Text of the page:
Sat May 28 01:38am EDT
MISSISSAUGA — It's not an ending but a beginning for star centre Cody Eakin.
The way the Kootenay Ice and Eakin went out at the MasterCard Memorial Cup, quiet and muted with a 3-1 semifinal loss Friday to the Mississauga-St. Michael's Majors, probably provided grace notes to the final four months of the star centre's junior days. This was a far cry from the early exit and flight out to join an AHL team that his world junior teammate Brayden Schenn had with the Saskatoon Blades after the Ice sweep in the second round of the Western Hockey League playoffs.
Instead, Eakin, who'll become a pro full-time next season in the Washington Capitals organization, went out having become the fulcrum of a team that simply met its match with too little rest for too tough an opponent. On the whole, third-best in the Canadian Hockey League likely surpasses what GM Jeff Chynoweth imagined in January when he sent five players and three draft choices to the Swift Current Broncos in January for the speedy two-way centre.
"That's the best way that we could have gone out," Eakin said after setting up the lone Ice goal against the stingy Majors. "We won a [WHL] championship that 21 other teams never did and we got here and we gave it a good shot. It might not have been our best hockey in the first two games, but we battled, playing through injuries and looking out for each other. There's so much to be proud
"Every guy just worked his tail off tonight. We had opportunities. The guys are upset but they left it all on the ice."
Eakin gave all on Friday. The two early penalties he took, one leading to the first Majors goal 1:03 in, were from playing hard, not lapses in discipline. Space was at a premium against the tight, well-drilled Majors. Still, like the teams' meeting five days earlier in the round-robin, it was a one-goal game in the third period.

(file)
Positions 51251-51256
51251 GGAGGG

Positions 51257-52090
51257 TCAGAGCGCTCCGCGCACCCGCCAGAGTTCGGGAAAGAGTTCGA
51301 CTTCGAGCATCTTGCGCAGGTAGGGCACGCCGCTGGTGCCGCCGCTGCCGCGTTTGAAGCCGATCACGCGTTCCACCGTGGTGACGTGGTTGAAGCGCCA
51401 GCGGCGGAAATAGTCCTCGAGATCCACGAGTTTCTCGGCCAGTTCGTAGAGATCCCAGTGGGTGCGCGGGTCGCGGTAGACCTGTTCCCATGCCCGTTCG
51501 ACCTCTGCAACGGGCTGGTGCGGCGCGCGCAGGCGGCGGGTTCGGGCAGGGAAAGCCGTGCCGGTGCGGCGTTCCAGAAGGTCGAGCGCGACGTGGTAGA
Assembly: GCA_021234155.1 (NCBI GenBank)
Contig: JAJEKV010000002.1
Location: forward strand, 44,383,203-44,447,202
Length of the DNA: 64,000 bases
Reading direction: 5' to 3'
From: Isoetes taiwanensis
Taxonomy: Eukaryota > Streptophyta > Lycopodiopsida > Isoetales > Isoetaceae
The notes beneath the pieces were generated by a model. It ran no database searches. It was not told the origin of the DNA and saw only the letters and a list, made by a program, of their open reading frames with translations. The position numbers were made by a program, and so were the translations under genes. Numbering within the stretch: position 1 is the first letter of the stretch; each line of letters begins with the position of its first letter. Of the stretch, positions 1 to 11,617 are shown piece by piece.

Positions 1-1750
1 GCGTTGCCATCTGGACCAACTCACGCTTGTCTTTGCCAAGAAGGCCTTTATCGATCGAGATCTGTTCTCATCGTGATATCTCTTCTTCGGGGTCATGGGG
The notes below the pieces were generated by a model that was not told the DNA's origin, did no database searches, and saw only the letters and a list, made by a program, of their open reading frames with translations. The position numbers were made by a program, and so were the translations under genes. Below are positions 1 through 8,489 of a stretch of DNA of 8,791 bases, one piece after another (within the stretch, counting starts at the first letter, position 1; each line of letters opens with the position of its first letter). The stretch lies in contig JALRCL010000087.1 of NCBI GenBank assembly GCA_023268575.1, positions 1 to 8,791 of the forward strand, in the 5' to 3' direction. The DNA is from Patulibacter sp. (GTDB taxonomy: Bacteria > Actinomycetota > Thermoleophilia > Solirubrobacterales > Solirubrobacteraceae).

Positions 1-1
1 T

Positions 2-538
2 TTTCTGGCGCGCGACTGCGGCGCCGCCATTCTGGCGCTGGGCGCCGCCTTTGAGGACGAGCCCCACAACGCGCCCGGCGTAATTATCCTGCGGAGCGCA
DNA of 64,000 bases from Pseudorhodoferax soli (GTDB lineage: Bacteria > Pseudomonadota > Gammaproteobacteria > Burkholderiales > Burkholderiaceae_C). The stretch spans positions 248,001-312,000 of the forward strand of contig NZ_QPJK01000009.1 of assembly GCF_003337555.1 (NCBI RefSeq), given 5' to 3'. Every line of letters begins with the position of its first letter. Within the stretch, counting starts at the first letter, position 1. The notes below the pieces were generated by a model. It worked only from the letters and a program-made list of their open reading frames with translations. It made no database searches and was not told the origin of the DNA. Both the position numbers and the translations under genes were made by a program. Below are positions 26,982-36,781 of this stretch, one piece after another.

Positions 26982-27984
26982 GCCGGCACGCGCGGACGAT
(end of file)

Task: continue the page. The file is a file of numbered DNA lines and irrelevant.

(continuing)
The Winnipegger's fellow Capitals prospect, quick-footed Majors defenceman Brett Flemming, was a huge reason for why Eakin was kept in relative check.
"We knew we couldn't let him wheel since he's a pretty strong skater," Flemming said. "We just tried to take away his speed and pin him in the corners and not let him get loose."
At times across the past week, Eakin seemed like all the offence the Ice had. Of course, that's just a few games at the end of a long season. The Ice made it to Mississauga since they were the most thoroughly team of all in the WHL. Eakin coming west was a catalytic event that helped galvanize them.
"He makes our team that much better," centre Max Reinhart said. "We knew all about him from playing against him for the last two or three years. He brings an incredible work ethic. After the first couple games, we thought we had improved our team so much. Couple months later, we're in the Memorial Cup. We really felt like we had a good shot at winning it and we just fell short."
Ultimately, Eakin probably got his just desserts out his junior career, even if that included a world junior silver medal instead of gold in Buffalo in January. Playing out his junior days with the Ice, the small-market team which got on a once-a-decade playoff run, fit him perfectly. It's a fitting accomplishment before moving on bigger and brighter arenas with the Capitals.
"We did an unbelievable thing," Eakin said. "Everyone doubted us, going back to Game 1 of our [first-round] Moose Jaw series. It was tough sledding, but we got there and we can say we're a top four team in Canada. There's 56 other teams that would kill to be here."
Neate Sager is a writer for Yahoo! Canada Sports. Contact him at firstname.lastname@example.org and follow him on Twitter @neatebuzzthenet (photo: CHL Images).